Chiang Mai is located in Northern Thailand about 688km from Bangkok at a slight elevation of 317 m it has a cooler climate than the south.
With a population of just 180,000 in the city and 1 million in the region Chiang Mai is less densely populated than the capital.
With a cooler climate, less people, rich history and plenty to see around the area Chiang Mai is one of Thailands most popular destinations to visit.
Must see hightlights of Chiang Mai
- Enjoy the peace & tranqulity of Chiang Mai's old city
- Visit one of the many Wats around Chiang Mai
- Eat out at one of Chiang Mai's excellent local restraunts
- Take a day trip out to a hilltribe village
- Go trekking in the mountains around Chiang Mai
- Go on a night walk to Chiang Mai's night bazaar
- Take a tour of the "Golden Triangle" in Northern Thailand
- Visit Wat Phra That Doi Suthep which overlooks Chiang Mai city on a hill
For most visitors to Chiang Mai there are really only two parts of the city to know. The old city (walled in city) and the new city.
The old walled in city is by far the most popular area to visit with accommodation, temples and restraunts galore. While the new city contains the major transport hubs, shopping centers and commercial districts.
The vast majority of people arriving into the new city either using the international airport, the train station or the bus station. From theses locations it's only a couple of kilometers to the old city.
One thing to note in both parts of the city is the lack of taxis. Most people either take tuk-tuks (private or shared) or one of the cities red sonthews to get around. More on transport later on. But if you arrive and are stuck just hails a tuk-tuk rather than wait for a taxi like in Bangkok.
If you are staying near or withing the walled city the good news is that most places of interest are walkable and easy to find. With Chiang Mai's cooler temperatures it's also not such a strain to get around.
Chiang Mai's new city has grown out from the old walled city over the past few centuries. For many visitors there's not much of a reason to visit the new city other than for accommodation, the odd market and for transport hubs.
Highlights of Chiang Mai's new city include:
- The Silver Temple
- Wat Phra That Doi Suthep
- Night Bazaar
- Tha Phae Road (Wat Bupharam)
Chiang Mai's old city is a treasure trove of activites, culture, sights, cafes, restraunts, expereiences and the start of many a day trip. Sourrounded by a square 1.5 km ruined wall and moat it's relatively easy to get your barings.
Most people can easily spend a full day or two simply walking about the pleasent old sity visiting ancient temples, tasting street food, taking in a massage or enjoying a coffee in monk retreat.
Hightlights of Chiang Mai's old city include:
- Wat Chedi Luang
- Wat Phra Singh
- Tha Phae Gate
- Several Market Streets
- Street food
- Cafes & restraunts
- Cookery schools
- Massage & beauty spas
- Arranging out of city activities
There are several ways to reach Chiang Mai from around the country and internationally.
Chiang Mai has a small internatinal airport (CNX). Most flights are regional and the majority are domestic.
Thai Airways, Air Asia,, Bankok Airways and Nok Air all have daily flights. Bangkok to Chiang Mai is the most popular route which takes about 1.5 hours. If flying from Bangkok do note that some flights depart and arrive from Don Mueang (DMK) airport and not Suvarnabhumi Airport (BKK). Chiang Mai's airport is only about a 10 minute taxi ride into the city.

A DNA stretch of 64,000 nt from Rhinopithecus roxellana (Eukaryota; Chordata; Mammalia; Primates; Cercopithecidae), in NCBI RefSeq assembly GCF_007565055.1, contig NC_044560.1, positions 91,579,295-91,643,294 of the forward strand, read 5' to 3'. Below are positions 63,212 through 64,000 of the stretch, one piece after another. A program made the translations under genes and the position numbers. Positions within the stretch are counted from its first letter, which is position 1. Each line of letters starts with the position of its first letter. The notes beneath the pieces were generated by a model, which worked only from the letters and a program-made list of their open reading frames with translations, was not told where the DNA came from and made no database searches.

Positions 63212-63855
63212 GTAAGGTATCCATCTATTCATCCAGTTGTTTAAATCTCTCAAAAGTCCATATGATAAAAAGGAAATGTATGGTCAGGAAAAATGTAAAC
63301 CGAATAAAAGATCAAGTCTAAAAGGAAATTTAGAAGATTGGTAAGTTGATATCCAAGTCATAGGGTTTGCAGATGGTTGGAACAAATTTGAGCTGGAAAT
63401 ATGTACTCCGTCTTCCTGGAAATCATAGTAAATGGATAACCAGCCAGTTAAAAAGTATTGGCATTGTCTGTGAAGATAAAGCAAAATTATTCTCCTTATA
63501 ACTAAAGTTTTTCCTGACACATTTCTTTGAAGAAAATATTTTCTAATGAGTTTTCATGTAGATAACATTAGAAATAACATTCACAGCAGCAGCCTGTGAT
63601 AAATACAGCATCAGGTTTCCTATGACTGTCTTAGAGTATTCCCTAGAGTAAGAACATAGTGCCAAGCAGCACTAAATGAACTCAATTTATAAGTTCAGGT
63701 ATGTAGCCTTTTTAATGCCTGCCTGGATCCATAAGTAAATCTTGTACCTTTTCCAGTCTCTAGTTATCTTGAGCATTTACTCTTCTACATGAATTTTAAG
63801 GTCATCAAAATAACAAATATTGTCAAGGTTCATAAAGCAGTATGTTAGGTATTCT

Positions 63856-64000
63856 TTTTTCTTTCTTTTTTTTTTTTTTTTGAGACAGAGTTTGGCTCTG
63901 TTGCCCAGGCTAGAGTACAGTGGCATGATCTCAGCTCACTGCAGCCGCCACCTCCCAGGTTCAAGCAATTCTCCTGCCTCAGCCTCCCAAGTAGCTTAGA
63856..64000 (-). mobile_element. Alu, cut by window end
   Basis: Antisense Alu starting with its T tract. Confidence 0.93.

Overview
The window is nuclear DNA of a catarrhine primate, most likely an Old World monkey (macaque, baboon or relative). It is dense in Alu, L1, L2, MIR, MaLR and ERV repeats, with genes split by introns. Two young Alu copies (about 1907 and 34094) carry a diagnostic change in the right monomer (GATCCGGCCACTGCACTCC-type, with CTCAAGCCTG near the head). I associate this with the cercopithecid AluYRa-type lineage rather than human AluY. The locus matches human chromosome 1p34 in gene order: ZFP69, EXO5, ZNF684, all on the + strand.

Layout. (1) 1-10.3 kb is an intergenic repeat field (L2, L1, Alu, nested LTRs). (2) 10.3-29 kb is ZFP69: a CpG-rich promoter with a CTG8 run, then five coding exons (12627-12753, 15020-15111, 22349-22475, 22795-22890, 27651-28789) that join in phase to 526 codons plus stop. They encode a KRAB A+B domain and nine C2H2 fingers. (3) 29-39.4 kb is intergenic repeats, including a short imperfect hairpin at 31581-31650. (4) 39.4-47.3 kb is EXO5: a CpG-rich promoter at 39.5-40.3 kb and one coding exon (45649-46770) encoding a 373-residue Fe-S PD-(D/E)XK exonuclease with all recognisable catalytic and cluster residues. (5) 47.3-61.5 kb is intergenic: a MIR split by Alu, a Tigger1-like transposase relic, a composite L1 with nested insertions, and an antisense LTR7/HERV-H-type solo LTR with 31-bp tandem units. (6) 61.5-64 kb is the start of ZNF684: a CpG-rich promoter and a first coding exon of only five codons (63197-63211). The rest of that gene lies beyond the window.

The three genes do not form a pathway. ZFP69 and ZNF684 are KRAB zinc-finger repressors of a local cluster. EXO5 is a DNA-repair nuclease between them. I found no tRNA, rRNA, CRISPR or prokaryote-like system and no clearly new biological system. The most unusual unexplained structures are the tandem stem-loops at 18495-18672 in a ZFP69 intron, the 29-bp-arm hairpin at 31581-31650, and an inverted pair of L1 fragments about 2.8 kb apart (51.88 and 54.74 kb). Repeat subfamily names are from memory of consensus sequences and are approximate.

There are national services that run throughout the day and night to Chiang Mai. Government buses along with private buses (VIP, luxuary) are the main options. The trip from Bangkok takes about 12 hours. Do note that Government buses are the cheapest at about 300 baht and depart from Bangkok’s Northern Bus Terminal (Mo Chit) but do make many stops along the way. Private buses depart from various stops around Bangkok including Hua Lamphong railway stations and Khao San road. Buses arrive and depart from Chiang Mai’s Arcade Bus Station.
One of the most popular ways to reach Chiang Mai is via Thailands extensive railway network. Six trains a day depart from Hua Lamphong in Bangkok. Most depart in the very early morning or in the evening on overnight trains. There are three classes of carriage. 3rd class which are just seats. 2nd class which have air-conditioning and sleeping areas for overnights. 1st class which have dedicated cabins
An international license and insurance is required to drive in Thailand. It's not so cheap either. Unless you are comfortable with Thai style driving then accidents can happen.
Do read this full guide on how to get to Chiang Mai.
Unlike Bangkok, Chiang Mai does not have an extensive taxi network. There are offical taxis from the airport but after that they are rare to come by. There are however other options.
Red pickup trucks are Chiang Mai's offical version of a taxi. Simply flag one down and say the same of your destination to the driver. They will either nod and let you on board or shake their head and drive on. Destinations are written in Thai but most Songthews cover inner and outer city routes. If the Songthew is empty then they'll likely agree to where ever you want to go so it's important to ask the price before getting in.
Motorised Tuk Tuks (three-wheeled vehicles) frequent Chiang Mai's streets. Most are used for short distances. It's important to negotiate a price before getting in.
Taxi's are rare in Chiang Mai but hotels can often call one for you. They have meters and you should ensure they are switched on.
South East Asia's version of Uber is popular in Chiang Mai. You'll need to download the app to your phone and have a local sim. Grab are generally 15% cheaper than a taxi on average.